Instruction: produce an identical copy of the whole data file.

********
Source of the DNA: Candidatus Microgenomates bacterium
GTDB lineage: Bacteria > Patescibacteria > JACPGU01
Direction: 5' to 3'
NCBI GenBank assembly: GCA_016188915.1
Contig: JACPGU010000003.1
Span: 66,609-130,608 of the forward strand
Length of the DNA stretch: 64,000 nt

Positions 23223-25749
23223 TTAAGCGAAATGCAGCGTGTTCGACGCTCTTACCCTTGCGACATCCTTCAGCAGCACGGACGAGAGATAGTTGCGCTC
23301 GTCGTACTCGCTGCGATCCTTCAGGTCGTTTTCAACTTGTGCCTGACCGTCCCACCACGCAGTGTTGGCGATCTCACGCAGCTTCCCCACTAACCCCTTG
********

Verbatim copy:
Source of the DNA: Candidatus Microgenomates bacterium
GTDB lineage: Bacteria > Patescibacteria > JACPGU01
Direction: 5' to 3'
NCBI GenBank assembly: GCA_016188915.1
Contig: JACPGU010000003.1
Span: 66,609-130,608 of the forward strand
Length of the DNA stretch: 64,000 nt

Positions 23223-25749
23223 TTAAGCGAAATGCAGCGTGTTCGACGCTCTTACCCTTGCGACATCCTTCAGCAGCACGGACGAGAGATAGTTGCGCTC
23301 GTCGTACTCGCTGCGATCCTTCAGGTCGTTTTCAACTTGTGCCTGACCGTCCCACCACGCAGTGTTGGCGATCTCACGCAGCTTCCCCACTAACCCCTTG